Parsons Green Bomber Ahmed Hassan Has Appeal Bid Rejected

Ahmed Hassan injured 51 passengers.
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Asylum seeker Ahmed Hassan, who planted the Parsons Green tube bomb which injured 51 passengers, has had a bid to challenge his conviction thrown out.

Hassan watched proceedings via video link from prison as three judges in London dismissed his application for permission to appeal.

Sir Brian Leveson, Mr Justice Nicol and Sir Brian Keith, sitting at the Court of Appeal, allowed a sentence challenge by the defendant to a “limited extent”, ruling that 182 days spent on remand should be taken off his 34-year minimum jail term.

Hassan’s conviction application centred on the admissibility of psychological evidence at his trial.

Sir Brian said the court had reviewed a “considerable body of material” before concluding that the conviction challenge should be refused.

Hassan, now thought to be 19-years-old, was last year convicted at the Old Bailey of attempted murder.

Armed with a 400g device made of volatile “Mother of Satan” explosives packed in a bucket with more than 2kg of screwdrivers, knives, nuts and bolts, Hassan plotted to cause chaos in central London.

The Old Bailey heard he wanted to bring about “maximum” carnage to avenge the death of his father, who was killed in an explosion in Iraq more than 10 years ago.

Hassan denied this, instead stating that he only wanted to make a fire to fulfil a “fugitive fantasy” to be chased by Interpol.

However, judge Mr Justice Haddon-Cave told him he had been found guilty on “overwhelming evidence”.

Undated handout photo, which has been shown to the jury at the Old Bailey, issued by Metropolitan Police of knives found similar to those found in the device at the home of Parsons Green bomber Ahmed Hassan in Sunbury, Surrey.
Undated handout photo, which has been shown to the jury at the Old Bailey, issued by Metropolitan Police of knives found similar to those found in the device at the home of Parsons Green bomber Ahmed Hassan in Sunbury, Surrey.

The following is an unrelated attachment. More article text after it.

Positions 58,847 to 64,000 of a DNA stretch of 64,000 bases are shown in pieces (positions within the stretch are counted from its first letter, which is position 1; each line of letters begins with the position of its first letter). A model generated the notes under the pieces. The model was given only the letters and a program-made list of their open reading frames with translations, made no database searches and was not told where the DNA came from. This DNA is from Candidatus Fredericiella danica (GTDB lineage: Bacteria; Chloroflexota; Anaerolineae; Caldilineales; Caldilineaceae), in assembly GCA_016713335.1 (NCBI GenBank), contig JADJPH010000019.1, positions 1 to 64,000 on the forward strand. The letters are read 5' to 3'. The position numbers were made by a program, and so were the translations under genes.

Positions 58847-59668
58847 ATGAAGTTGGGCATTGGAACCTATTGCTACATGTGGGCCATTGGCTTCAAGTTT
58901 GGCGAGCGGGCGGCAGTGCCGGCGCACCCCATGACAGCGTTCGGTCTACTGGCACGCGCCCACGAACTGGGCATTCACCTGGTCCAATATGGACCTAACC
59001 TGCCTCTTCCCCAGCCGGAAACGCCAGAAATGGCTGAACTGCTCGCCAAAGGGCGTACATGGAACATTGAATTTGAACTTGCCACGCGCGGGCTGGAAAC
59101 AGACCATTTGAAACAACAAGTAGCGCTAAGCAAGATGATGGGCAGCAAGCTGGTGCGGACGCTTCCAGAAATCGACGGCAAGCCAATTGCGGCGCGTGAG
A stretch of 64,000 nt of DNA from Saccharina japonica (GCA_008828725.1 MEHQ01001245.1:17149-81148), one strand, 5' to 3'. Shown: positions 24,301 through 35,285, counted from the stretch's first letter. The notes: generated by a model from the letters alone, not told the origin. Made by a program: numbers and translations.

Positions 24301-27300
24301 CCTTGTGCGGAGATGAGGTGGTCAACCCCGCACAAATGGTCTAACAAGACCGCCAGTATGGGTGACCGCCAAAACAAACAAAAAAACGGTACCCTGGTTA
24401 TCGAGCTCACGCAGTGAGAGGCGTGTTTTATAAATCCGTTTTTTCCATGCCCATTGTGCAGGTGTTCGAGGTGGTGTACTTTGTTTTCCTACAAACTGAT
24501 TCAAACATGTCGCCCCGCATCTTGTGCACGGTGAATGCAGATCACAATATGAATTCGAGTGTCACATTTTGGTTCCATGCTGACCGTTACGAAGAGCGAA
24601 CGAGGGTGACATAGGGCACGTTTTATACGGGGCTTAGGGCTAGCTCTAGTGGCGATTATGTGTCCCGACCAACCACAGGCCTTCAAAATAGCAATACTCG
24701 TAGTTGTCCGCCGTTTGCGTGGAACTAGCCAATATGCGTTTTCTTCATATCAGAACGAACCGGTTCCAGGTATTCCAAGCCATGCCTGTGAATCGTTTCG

PA Archive/PA Images

The court heard how Hassan told Home Office officials of his Islamic State training “to kill” after he arrived in Britain from Iraq in 2015.

He was taken in by foster parents Penny and Ron Jones MBE, and studied media and photography at Brooklands College in Weybridge.

His college mentor referred him to anti-terror programme Prevent after he said it was his “duty to hate Britain” on receiving a WhatsApp message about an IS donation.

While his elderly guardians were on holiday in Blackpool, Hassan assembled the ingredients for homemade explosives in his bedroom in Sunbury, Surrey, and used his “student of the year” award of a £20 Amazon voucher to buy one of the key chemicals online.

On September 15 2017, he left his home and caught a train to Wimbledon, carrying his bomb inside a Lidl bag. He was captured on CCTV going into the station toilets, where he set the bomb to blow in 15 minutes, before boarding the District line.

Hassan got off the train one stop before the bomb partially exploded on the floor of the carriage at Parsons Green.

Around 93 commuters were forced to scramble to escape when a ball of fire engulfed the carriage.